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The race to space is on (again). But will the new frontier for private investment in Space deliver returns?
Paypal and Tesla billionaire Elon Musk may still be reeling from recent setbacks, but his leadership of the new space boom continues apace. And as our hunger for knowledge about Space intensifies, so more and more pioneers ready themselves to explore the opportunities it presents.
The newly erected first-stage booster stands 162 feet above a concrete landing pad on the corner of Crenshaw Boulevard and Jack Northrop Avenue in Hawthorne, California.
If you happen to be out walking that way, you really can’t miss it, but from the path, you can’t quite reach out and touch it, either.
The booster made a historic landing in December 2015 at Florida’s Cape Canaveral, after helping to propel 11 satellites for communication company Orbcomm into orbit. Since then, SpaceX, whose full name is Space Exploration Technologies Corp, has landed five more first-stage rocket boosters — one on land and four on a floating drone ship at sea.
The landings have energized Space X chief executive Elon Musk’s vision for reusable rocket boosters, which can dramatically reduce launch costs. Much more than that, the 162-foot leviathan is a tangible - but somehow just out of reach - symbol of the new space boom.
Not since the flurry of space activity in the 1990s has there been so much excitement in the space race. Back in 2011, there were only 100 companies in the space industry. Now there are about 1,000, including 700 private businesses, according to the aptly-named Richard Rocket, co-founder and CEO of New Space Global, a Cape Canaveral, Florida-based firm that follows the global commercial space sector for investors.
Back in 2011, there were only 100 companies in the space industry. Now there are about 1,000, including 700 private businesses, according to the aptly-named Richard Rocket
Since 2000, the investment in space start-ups has totalled $13.3 billion, including a record $2.7 billion in 2015. Money is clearly flowing into the new space industry - though at a significantly slower rate than in more traditional technology companies.
According to Jeff Foust, editor in chief of the Washington DC based publication the Space Review, there are two main forces driving greater financial interest in space tourism and deep space exploration: “Advances in technology has reduced costs,” he says. “So it is easier to get smaller satellites into space - and you can launch rockets for much less too, which means more frequent launches.”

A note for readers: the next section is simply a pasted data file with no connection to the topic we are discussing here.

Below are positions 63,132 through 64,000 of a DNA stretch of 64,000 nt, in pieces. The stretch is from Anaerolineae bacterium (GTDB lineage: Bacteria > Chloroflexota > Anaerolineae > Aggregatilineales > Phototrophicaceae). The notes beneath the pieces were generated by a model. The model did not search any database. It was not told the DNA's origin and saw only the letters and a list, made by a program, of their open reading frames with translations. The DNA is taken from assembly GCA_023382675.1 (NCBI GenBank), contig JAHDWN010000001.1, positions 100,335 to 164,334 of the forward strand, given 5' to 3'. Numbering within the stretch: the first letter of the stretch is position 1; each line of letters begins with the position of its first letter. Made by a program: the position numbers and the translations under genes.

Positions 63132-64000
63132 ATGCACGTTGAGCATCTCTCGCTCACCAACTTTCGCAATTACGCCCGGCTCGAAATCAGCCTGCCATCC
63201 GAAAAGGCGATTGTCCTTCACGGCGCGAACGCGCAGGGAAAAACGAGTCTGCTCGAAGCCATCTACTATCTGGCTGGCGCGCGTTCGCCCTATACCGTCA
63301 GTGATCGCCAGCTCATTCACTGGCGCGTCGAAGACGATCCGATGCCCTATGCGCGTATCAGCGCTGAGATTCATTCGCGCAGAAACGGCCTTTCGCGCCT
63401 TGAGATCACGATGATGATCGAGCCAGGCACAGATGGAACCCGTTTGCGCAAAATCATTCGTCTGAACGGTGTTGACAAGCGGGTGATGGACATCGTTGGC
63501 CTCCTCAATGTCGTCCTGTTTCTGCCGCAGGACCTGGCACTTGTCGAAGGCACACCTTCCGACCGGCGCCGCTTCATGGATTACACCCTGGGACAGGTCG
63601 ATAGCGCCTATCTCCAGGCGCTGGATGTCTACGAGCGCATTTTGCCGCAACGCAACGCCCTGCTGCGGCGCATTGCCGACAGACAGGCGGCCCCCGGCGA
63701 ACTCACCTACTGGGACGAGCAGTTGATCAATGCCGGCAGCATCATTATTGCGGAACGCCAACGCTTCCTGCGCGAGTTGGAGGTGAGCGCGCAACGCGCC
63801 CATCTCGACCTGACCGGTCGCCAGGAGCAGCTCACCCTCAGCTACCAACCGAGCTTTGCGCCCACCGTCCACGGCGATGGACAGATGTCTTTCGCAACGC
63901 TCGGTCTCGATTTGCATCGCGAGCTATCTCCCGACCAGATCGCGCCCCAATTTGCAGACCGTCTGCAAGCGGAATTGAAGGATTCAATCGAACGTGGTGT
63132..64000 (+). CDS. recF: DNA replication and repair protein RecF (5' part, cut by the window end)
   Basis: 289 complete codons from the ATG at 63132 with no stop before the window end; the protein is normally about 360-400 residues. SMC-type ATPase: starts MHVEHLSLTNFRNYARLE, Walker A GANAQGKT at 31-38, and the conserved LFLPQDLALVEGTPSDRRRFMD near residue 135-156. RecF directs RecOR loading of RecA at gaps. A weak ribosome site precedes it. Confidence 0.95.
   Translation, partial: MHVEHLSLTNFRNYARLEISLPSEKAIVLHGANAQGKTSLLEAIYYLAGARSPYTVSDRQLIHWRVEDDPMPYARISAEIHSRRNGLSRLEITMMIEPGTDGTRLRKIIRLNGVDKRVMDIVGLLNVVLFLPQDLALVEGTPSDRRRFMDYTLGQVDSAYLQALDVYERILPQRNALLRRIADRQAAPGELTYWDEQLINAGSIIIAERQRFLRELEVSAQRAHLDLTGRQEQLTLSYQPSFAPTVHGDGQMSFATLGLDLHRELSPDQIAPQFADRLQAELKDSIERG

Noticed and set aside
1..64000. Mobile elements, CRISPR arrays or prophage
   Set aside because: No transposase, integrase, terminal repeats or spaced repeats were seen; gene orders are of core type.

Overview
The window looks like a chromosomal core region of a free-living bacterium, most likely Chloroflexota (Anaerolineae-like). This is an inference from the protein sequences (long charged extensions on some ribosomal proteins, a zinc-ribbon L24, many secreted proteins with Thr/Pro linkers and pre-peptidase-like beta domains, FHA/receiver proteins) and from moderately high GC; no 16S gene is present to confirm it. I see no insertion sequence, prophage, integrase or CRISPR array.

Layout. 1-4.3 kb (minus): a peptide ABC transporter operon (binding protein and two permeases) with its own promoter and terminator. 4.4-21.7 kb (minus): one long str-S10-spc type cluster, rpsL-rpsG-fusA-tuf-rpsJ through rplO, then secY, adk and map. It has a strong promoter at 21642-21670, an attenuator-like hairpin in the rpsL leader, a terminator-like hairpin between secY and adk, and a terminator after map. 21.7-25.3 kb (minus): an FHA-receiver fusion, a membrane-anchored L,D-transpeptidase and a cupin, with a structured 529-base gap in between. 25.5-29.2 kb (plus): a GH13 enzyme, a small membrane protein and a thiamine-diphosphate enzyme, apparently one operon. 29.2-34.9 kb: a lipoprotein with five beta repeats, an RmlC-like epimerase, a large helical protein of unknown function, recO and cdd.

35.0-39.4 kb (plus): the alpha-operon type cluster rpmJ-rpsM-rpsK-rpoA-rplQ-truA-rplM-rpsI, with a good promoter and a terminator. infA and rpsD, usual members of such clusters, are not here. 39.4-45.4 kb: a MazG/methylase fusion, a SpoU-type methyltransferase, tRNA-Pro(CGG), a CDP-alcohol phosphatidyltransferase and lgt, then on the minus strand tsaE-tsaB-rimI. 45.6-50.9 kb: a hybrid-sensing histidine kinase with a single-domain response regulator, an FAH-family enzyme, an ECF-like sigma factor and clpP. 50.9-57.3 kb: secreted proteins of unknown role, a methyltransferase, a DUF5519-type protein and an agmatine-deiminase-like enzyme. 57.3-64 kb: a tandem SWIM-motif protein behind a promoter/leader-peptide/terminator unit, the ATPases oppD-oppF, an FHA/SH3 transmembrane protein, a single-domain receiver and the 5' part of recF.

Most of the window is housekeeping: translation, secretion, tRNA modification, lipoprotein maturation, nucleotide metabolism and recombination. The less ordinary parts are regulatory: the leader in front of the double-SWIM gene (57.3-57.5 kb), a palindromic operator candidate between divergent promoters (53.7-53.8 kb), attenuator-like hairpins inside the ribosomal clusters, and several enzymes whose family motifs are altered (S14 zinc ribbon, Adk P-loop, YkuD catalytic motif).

Space X has been described as a sort of the EasyJet of rocket launchers, both reliable and cheap. The other factor in the new space boom is the enthusiastic involvement of billionaires.
“Wealthy individuals’ interest in space has resulted in money being pumped into new initiatives,” says Foust. “This is completely unprecedented.”
Alongside Elon Musk, the billionaire behind PayPal, Tesla and now Space X, there is his Space nemesis, Amazon’s Jeff Bezos, who owns rocketry company Blue Origin. So far, Bezos has declined to say how much money he has poured into Blue Origin, apart from one off-hand remark to reporters: “Let’s just say it’s a lot,” he quipped.
Paul Allen, founder of Microsoft has funded Stratolaunch, the largest aeroplane in the world by wingspan, which will drop rockets from about 30,000 feet, moments before they blast into space. (This will send satellites into space more reliably, he says.) And in January 2015, Google invested one billion dollars in Space X. Sir Richard Branson’s Virgin Galactic, which has been trying to get space tourism off the ground for more than ten years, is one of the few non-digital or software billionaires currently investing in the rocketry boom.
Musk himself has noticed the trend. “You had to have some kind of pre-boom to supply the capital to get the rocket boom going and that only happened with personal computers and the Internet,” he has said.
But are these billionaires serious, or is this just an extra impressive hobby for a bunch of seriously wealthy space dilettantes?
But are these billionaires serious, or is this just an extra impressive hobby for a bunch of seriously wealthy space dilettantes?
“I think they are very serious,” says Foust. “A lot of them have dreamed of this since they were children. Bezos has been investing in Blue Origin for 15 years, Space X has been going 14 years and Virgin Galactic for over a decade. All of them have suffered setbacks. In the case of Virgin Galactic, a test pilot died. It would be very easy for any of them to have already given up.”
As well as staying power, they have some suitably, mogul-sized goals. For Musk, for instance, re-useable rockets are just the start. His aim is to get people to Mars.